The Trumpeter Swan, native to the Atlantic seaboard for thousands of years, was killed by settlers in such numbers that by 1932 only 69 swans were left in the lower 48 states.
Reintroduction programs have increased the population. But because swans, like other large birds, have no instinctual migratory knowledge (they learn the routes), scientists need to become the teachers and parents if natural populations are to be restored.
Just like in the movie, Fly Away Home, young birds can be trained to follow the flight of researchers in an ultralight aircraft to learn a migratory route as they would from their parent. The technique, “imprinting”, was used to bond, from birth, three baby swans to human researchers at the Airlie study center in Warrenton, Virginia. In December, the young swans (cygnets) followed along on a 103-mile ultralight journey to Maryland’s eastern shore to begin wintering there. If they navigate back to Airlie on their own, the Migratory Bird Project will log its first flying success.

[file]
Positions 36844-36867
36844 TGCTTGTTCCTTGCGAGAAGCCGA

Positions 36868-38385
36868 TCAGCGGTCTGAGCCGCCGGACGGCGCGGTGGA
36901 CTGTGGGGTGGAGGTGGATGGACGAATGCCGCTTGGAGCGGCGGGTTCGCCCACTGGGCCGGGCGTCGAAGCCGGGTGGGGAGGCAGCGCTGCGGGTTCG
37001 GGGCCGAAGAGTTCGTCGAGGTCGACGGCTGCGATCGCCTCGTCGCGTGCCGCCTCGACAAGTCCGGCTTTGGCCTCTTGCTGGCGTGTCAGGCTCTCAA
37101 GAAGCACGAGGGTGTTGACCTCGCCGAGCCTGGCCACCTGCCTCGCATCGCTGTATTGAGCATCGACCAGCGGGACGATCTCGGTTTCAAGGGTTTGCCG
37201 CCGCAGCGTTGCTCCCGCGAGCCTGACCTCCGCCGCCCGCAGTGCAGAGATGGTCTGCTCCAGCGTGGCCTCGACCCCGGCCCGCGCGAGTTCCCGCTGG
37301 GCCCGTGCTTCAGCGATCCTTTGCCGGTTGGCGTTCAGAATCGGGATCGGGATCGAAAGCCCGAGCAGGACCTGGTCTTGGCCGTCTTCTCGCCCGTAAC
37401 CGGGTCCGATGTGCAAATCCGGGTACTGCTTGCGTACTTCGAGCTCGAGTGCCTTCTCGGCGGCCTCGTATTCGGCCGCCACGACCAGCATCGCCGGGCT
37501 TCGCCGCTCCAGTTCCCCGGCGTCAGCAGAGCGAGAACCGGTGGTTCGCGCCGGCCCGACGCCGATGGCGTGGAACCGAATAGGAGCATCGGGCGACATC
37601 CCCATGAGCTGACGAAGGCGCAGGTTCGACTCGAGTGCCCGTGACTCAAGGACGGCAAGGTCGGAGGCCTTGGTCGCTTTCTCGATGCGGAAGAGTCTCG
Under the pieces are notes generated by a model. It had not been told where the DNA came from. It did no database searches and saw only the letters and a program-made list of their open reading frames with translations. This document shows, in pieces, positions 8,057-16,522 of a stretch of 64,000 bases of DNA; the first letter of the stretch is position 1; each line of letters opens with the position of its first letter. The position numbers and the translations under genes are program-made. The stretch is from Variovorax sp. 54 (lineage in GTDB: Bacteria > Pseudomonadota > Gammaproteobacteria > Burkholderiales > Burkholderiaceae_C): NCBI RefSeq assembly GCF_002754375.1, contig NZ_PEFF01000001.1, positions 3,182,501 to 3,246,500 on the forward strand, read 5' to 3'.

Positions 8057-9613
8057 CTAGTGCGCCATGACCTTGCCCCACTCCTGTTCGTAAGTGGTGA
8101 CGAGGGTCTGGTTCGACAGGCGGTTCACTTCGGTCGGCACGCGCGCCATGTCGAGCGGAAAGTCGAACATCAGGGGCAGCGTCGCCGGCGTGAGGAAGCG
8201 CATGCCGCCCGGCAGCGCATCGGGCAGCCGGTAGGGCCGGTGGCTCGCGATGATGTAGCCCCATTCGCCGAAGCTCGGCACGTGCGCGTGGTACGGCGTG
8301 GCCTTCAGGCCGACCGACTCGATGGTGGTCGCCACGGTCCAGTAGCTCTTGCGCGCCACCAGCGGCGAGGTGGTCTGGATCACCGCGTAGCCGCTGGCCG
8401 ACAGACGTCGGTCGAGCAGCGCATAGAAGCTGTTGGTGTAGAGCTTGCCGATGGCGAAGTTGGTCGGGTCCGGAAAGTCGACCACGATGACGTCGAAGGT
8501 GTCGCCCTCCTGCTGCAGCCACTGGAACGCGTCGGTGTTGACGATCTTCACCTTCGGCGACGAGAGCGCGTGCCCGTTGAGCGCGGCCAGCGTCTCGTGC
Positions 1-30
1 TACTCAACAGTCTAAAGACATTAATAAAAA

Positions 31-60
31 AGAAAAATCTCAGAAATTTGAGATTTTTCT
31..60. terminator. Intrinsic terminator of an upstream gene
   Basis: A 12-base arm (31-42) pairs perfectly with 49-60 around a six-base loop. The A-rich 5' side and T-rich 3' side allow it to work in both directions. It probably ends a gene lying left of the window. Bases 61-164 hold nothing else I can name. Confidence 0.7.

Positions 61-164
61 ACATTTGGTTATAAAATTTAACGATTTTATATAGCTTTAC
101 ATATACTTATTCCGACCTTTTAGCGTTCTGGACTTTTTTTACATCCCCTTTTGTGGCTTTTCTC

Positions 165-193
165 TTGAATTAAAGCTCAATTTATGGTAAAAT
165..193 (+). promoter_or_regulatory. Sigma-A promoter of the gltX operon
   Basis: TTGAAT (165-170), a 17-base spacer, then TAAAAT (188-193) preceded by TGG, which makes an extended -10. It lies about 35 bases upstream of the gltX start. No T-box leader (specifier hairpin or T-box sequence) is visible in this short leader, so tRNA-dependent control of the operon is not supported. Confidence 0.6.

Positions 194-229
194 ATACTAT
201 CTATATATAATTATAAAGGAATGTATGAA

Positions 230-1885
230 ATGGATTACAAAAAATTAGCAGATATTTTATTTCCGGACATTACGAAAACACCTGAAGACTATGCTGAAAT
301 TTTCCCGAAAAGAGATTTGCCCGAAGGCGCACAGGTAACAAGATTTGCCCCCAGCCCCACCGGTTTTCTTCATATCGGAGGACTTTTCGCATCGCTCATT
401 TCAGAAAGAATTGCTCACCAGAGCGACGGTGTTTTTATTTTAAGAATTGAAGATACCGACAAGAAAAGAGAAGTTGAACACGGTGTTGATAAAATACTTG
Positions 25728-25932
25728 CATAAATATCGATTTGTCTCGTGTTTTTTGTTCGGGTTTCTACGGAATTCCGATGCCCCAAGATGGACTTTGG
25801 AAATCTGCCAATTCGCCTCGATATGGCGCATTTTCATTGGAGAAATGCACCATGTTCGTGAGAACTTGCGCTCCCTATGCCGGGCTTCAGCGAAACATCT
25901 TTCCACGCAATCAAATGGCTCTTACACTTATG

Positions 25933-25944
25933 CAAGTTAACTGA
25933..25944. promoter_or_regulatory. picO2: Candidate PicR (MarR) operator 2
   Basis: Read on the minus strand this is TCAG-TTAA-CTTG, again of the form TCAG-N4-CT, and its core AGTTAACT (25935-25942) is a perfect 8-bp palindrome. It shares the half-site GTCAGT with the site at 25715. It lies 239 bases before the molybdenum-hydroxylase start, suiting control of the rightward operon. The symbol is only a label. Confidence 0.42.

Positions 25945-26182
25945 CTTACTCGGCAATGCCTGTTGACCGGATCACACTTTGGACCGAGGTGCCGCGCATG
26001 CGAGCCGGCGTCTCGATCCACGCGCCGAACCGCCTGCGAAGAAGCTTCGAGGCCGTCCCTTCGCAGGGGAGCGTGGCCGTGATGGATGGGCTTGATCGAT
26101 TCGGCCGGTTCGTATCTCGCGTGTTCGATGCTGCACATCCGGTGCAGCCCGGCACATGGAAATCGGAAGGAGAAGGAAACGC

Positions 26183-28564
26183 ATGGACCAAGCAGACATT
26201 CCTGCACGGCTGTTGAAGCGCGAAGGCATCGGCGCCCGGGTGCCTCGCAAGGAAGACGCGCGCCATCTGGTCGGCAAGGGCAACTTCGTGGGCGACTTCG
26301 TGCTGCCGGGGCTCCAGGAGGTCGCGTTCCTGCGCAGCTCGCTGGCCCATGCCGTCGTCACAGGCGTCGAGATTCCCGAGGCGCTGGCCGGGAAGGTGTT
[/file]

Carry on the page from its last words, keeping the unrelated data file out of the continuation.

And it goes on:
May 20- UPDATE
Trumpeter Swans Found Way Back Home!
YoYo, Isabelle and Sydney, the one-year-old swans from Virginia, have all returned safely to the Arlie Study Center in Warrenton! Two of them successfully completed the historic migration from wintering grounds in Maryland. (See background above)…Meanwhile, the original pair hatched its initial spring clutch of 8-9 eggs, which was ‘abducted’ for imprinting to researchers, leading the pair toward the delivery of a second clutch.